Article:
Comments to BLM on Oil and Gas Rulemaking

Energy & Natural Resources,
Jun 19, 2015  | 16 min read | Print Article
For Immediate Release  
June 19, 2015
 
 

Director (630) Bureau of Land Management
U.S. Department of the Interior, 1849 C St. NW.
Room 2134LM, Washington, DC 20240
Attention: 1004-AE41

 

 

Comments to the Bureau of Land Management (BLM) on the Oil and Gas Leasing; Royalty on Production, Rental Payments, Minimum Acceptable Bids, Bonding Requirements,
and Civil Penalty Assessments;

80 F.R. 22148 (April 21, 2015)
Docket No. BLM-2015-09033
RIN: 1004-AE41

Thank you for this opportunity to comment on fiscal issues related to onshore oil and gas leasing. The Department of the Interior (DOI)’s Bureau of Land Management (BLM) charges royalties and rent for oil and gas leases on federal lands, sets minimum bonus bids for leases, and establishes bonding requirements for site remediation. BLM is considering changes to the royalty rates, rental payments, minimum bonus bids and bonding requirements. None of these financial requirements has been revised in decades, and numerous GAO reports have raised concerns about whether federal oil and gas development collects a fair return for taxpayers. BLM’s management of oil and gas operations has also been included in GAO’s “high risk” programs list.

Onshore Royalty Rates and Periodic Assessments of the Onshore Fiscal System

BLM’s current regulations for royalty rates collected from onshore oil and gas leases set a flat rate of 12.5 percent for competitive leases and non-competitive leases. Although BLM is authorized to specify a higher royalty rate, it has not done so. BLM’s failure to raise onshore royalty rates, or to amend the regulations to allow further increases of royalty rate above the minimum by administrative action, represents a significant loss to taxpayers for resources developed on federal lands.  This failure also contradicts the agency’s stated goal to “design an oil and gas fiscal system that both ensures that the United States' oil and gas resources are developed and managed in an environmentally-responsible way that meets our energy needs, while also ensuring that the American people receive a fair return on those resources.” 80 F.R. 22150.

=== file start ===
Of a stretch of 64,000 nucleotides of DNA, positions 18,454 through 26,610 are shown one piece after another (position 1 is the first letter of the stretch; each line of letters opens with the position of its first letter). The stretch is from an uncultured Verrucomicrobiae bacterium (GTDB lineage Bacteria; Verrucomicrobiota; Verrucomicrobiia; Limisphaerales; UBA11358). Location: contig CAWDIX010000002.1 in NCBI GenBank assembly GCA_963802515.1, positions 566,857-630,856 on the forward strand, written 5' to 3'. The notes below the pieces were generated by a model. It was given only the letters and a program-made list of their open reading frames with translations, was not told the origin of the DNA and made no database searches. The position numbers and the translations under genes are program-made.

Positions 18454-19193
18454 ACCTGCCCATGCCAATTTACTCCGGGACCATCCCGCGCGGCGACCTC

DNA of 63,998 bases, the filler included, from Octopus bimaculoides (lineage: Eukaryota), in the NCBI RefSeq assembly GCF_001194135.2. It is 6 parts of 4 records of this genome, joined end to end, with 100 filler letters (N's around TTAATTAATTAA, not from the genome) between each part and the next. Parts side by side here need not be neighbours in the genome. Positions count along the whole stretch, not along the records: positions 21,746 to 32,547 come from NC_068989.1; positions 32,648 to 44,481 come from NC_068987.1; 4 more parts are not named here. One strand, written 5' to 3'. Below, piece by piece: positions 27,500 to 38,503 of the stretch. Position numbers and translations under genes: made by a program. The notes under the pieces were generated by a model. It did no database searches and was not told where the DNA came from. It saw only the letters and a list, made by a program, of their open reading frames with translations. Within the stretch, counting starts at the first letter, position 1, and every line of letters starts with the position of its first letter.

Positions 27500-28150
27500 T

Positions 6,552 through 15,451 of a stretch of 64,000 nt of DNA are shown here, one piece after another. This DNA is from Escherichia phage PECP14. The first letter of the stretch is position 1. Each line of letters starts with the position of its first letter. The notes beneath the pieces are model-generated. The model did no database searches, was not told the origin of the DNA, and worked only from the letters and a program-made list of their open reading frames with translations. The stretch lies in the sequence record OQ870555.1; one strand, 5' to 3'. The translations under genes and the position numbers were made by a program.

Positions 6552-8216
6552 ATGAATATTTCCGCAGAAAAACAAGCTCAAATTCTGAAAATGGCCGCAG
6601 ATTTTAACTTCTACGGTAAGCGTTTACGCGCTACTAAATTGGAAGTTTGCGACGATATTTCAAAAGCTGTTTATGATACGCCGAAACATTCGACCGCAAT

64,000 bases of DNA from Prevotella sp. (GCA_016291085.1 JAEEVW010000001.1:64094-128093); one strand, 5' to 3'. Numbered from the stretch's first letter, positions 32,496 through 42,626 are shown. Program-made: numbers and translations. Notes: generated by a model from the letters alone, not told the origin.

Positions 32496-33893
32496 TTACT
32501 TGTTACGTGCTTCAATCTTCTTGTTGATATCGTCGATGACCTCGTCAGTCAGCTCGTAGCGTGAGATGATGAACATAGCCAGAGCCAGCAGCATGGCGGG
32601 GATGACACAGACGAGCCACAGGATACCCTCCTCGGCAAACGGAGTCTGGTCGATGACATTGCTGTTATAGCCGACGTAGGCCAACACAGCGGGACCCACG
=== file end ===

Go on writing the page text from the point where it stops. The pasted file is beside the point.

Fair return to taxpayers is a competitive rate of return – a royalty rate that is consistent with royalty rates charged on state and private lands. As noted in the ANPRM, state and private lessors charge royalty rates higher than 12.5 percent. 80 F.R. 22152. BLM should increase the royalty rate to 18.75 percent for onshore oil and gas production, a rate consistent with federal offshore oil and gas production and the prevailing state and private royalty rates.    

The ANPRM references two studies, one commissioned by BLM and one by the oil and gas industry, meant to assess the adequacy of the government’s “take” from federal oil and gas leases compared to other resource owners. These studies produced conflicting results because of the complex set of variables involved for comparison. In fact, most of the factors considered are beyond the control of the federal government (e.g. commodity prices, reserve size, reservoir characteristics, resource location and development costs, distance from infrastructure, water depth) and others are fixed (e.g. tax rates). However, BLM does control the royalty rate, and with it, BLM can ensure a fair and competitive return to taxpayers based simply on the comparative rates charged by other landowners, whose leases are also subject to the same economic factors.

BLM notes that one of these studies suggested sliding-scale royalty rates, with a higher rate in years when oil prices are higher. Sliding scale rates can create unnecessary complexity and inappropriate economic signals. Sliding rates may discourage production with a higher royalty rate when prices and demand are high, while encouraging production with low rates when demand is low. Sliding scale rates also put taxpayers in the role of investors, trading increased risk for the potential of increased reward. This is an inappropriate position for taxpayers vis-à-vis federal oil and gas leases. Uniform rates ensure the American people receive a fair return on the amount or value of oil and gas production removed or sold from federal leases.